(2) The commission may, subject to the limitation in paragraph (4), increase the rates in effect for CARE program participants for electricity usage up to 130 percent of baseline quantities by the annual percentage increase in benefits under the CalWORKs program as authorized by the Legislature for the fiscal year in which the rate increase would take effect, but not to exceed 3 percent per year.
(3) Beginning January 1, 2019, the commission may, subject to the limitation in paragraph (4), establish rates for CARE program participants pursuant to this section and Sections 739 and 739.9, subject to both of the following:
(A) The requirements of subdivision (b) of Section 382 that the commission ensure that low-income ratepayers are not jeopardized or overburdened by monthly energy expenditures.
(B) The requirement that the level of the discount for low-income electricity and gas ratepayers correctly reflects the level of need as determined by the needs assessment conducted pursuant to subdivision (d) of Section 382.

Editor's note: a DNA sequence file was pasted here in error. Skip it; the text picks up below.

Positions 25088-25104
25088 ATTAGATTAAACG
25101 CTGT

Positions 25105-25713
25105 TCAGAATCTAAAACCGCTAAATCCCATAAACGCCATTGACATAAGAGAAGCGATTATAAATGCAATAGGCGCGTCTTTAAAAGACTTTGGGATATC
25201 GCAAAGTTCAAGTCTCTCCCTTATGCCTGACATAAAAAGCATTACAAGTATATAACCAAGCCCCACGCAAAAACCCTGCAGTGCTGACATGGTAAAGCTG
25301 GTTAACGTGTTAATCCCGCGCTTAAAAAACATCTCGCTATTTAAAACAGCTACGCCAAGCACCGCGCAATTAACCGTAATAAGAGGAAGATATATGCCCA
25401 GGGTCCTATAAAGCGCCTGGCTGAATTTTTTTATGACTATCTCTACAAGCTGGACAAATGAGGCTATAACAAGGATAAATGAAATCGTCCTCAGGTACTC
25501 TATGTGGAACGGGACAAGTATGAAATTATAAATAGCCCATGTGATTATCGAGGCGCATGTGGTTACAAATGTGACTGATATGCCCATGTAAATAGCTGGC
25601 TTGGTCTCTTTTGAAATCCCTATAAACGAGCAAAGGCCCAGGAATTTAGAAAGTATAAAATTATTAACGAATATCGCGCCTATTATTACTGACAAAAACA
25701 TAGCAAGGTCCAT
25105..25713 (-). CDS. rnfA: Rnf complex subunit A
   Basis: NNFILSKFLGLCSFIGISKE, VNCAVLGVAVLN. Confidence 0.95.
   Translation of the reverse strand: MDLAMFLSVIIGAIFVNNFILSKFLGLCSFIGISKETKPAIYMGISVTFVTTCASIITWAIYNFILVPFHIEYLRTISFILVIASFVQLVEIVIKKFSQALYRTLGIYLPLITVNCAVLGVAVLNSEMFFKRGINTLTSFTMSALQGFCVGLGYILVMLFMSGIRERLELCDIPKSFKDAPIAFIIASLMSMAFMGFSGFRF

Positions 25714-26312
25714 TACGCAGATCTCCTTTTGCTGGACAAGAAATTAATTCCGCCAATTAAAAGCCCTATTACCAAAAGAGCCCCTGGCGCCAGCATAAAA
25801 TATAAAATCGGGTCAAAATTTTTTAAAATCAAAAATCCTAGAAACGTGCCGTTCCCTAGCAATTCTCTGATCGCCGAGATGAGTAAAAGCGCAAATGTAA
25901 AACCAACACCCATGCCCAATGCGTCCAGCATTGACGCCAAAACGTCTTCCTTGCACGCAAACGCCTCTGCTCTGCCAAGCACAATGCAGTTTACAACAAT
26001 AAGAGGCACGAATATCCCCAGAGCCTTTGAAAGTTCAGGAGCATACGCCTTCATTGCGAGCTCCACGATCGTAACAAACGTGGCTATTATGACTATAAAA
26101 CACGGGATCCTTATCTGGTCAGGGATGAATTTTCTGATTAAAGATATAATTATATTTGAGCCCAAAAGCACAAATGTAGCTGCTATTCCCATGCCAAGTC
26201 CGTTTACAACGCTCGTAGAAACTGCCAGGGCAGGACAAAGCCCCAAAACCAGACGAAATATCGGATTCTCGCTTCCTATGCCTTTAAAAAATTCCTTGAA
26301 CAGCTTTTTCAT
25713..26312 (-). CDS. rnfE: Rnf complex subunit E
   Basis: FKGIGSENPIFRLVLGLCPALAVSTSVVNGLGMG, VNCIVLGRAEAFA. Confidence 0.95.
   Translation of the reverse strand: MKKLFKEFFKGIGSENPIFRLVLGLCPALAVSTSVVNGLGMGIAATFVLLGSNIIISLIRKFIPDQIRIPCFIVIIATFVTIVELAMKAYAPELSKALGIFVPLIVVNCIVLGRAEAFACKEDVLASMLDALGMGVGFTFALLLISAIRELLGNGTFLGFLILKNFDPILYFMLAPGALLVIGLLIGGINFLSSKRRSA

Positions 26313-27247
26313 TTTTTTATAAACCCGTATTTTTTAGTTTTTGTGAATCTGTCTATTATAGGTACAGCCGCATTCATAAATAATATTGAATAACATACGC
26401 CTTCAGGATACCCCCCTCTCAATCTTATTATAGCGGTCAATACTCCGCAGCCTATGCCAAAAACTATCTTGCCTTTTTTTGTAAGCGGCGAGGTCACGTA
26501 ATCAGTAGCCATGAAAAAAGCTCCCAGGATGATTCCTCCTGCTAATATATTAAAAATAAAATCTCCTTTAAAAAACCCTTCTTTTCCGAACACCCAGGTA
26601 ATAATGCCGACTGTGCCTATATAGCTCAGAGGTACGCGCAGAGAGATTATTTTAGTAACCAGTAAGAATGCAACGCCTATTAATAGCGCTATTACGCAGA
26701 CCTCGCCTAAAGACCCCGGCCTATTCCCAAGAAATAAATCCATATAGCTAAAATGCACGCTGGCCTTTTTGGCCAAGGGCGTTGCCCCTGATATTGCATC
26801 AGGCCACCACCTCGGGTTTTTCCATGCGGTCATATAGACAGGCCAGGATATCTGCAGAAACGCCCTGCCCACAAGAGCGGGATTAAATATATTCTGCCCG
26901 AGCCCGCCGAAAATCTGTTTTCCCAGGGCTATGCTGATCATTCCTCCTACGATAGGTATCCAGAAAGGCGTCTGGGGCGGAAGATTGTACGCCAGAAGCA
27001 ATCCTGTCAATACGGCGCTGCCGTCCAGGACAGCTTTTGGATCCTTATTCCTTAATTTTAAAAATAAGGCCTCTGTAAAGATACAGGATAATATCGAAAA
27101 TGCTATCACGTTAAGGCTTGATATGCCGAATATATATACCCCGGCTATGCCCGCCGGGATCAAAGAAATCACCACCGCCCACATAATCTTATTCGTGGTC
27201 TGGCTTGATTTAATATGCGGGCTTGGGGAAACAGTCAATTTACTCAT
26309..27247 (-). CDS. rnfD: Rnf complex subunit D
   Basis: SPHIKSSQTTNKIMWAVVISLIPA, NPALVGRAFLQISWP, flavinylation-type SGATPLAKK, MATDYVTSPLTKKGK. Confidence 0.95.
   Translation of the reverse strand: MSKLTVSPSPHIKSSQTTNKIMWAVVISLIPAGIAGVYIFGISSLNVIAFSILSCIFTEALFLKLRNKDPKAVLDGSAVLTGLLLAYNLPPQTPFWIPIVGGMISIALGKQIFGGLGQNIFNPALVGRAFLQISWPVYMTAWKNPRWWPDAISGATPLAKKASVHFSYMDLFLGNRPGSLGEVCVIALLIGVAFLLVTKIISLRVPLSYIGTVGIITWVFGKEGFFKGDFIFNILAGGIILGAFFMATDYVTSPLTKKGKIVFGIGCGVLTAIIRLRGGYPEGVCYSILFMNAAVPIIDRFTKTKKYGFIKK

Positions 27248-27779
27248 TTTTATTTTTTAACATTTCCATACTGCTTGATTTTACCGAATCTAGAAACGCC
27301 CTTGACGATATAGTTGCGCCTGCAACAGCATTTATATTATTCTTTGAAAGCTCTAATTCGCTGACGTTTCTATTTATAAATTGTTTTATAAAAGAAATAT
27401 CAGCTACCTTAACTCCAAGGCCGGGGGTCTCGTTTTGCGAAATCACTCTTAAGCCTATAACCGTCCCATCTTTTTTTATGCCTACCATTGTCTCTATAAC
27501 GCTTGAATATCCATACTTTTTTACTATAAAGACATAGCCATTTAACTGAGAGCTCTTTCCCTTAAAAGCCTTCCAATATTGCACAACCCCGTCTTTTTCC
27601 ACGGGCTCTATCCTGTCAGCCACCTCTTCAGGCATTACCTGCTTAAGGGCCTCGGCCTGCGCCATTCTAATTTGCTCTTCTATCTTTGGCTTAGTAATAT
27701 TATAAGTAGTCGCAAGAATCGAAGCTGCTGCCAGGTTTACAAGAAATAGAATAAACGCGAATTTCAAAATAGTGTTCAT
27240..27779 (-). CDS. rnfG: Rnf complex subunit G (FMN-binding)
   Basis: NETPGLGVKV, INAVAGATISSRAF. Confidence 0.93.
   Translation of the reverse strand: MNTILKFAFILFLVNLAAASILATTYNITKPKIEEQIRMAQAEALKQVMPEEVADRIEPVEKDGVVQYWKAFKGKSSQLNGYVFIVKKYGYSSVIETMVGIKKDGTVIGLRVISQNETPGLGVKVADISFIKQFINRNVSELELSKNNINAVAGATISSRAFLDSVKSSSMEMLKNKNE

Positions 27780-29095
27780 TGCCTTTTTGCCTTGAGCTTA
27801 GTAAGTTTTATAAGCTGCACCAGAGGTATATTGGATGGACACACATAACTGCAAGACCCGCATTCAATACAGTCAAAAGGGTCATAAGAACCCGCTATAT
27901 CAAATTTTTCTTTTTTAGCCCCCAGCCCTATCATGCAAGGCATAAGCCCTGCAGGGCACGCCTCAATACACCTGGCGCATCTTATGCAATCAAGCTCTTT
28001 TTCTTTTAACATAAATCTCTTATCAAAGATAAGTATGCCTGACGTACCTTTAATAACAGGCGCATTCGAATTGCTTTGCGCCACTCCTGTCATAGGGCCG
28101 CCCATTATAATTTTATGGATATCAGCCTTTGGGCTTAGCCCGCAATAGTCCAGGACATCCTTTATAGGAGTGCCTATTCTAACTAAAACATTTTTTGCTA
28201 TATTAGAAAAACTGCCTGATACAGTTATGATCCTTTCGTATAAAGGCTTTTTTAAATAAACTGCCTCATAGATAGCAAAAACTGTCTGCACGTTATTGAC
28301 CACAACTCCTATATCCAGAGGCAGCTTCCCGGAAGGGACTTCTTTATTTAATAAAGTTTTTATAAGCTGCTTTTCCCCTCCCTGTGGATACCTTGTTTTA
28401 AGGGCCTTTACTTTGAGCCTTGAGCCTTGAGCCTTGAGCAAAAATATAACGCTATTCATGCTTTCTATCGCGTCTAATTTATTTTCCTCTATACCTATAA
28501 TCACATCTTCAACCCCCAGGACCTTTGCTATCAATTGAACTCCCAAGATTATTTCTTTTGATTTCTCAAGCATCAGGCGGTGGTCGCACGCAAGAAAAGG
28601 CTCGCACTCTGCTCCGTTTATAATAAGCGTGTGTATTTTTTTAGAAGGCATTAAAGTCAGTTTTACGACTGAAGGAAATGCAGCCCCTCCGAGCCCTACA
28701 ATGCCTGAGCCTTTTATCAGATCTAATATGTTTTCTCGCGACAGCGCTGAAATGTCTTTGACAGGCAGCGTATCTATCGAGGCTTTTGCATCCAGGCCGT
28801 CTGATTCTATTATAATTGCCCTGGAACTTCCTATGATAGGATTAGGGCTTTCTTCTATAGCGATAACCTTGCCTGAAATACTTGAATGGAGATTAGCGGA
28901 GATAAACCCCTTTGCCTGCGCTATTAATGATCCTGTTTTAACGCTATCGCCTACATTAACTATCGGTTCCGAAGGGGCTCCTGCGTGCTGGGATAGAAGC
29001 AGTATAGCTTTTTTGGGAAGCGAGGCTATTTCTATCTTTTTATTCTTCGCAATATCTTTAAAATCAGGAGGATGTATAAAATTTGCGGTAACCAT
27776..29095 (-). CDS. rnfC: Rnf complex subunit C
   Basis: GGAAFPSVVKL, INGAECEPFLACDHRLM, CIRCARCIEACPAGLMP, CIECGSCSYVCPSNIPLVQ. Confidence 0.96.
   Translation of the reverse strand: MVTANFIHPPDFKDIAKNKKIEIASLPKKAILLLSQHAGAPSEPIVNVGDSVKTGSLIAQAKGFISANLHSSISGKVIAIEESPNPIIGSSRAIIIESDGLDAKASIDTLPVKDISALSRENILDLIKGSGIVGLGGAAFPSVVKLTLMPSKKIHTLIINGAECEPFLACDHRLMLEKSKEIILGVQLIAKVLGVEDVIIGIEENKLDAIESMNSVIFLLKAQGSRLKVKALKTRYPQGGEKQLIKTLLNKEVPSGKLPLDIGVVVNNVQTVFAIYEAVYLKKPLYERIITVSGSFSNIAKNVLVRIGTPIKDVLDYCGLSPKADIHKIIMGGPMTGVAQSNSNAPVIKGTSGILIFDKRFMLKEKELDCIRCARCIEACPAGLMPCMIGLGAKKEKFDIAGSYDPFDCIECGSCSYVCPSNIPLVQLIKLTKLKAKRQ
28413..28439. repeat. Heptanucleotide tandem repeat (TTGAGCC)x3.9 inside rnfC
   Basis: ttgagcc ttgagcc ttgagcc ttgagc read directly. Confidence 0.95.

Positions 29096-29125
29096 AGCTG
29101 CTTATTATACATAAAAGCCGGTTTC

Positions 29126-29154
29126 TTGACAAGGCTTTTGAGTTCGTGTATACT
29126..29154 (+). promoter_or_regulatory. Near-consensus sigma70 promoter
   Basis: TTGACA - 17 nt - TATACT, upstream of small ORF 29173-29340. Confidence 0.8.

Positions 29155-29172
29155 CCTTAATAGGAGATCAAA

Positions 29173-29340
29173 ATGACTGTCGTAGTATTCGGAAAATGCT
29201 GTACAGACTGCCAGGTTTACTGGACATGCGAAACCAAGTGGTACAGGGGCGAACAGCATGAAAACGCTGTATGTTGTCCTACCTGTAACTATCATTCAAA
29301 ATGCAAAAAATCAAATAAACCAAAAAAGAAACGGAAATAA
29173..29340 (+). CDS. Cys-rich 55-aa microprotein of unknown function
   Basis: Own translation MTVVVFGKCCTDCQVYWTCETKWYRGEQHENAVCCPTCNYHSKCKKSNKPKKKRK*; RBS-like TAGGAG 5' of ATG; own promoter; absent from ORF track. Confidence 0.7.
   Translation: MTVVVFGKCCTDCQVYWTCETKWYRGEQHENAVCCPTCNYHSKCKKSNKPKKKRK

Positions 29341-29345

(4) Tier 1, tier 2, and tier 3 CARE rates shall not exceed 80 percent of the corresponding tier 1, tier 2, and tier 3 rates charged to residential customers not participating in the CARE program, excluding any Department of Water Resources bond charge imposed pursuant to Division 27 (commencing with Section 80000) of the Water Code, the CARE surcharge portion of the public goods charge, any charge imposed pursuant to the California Solar Initiative, and any charge imposed to fund any other program that exempts CARE participants from paying the charge.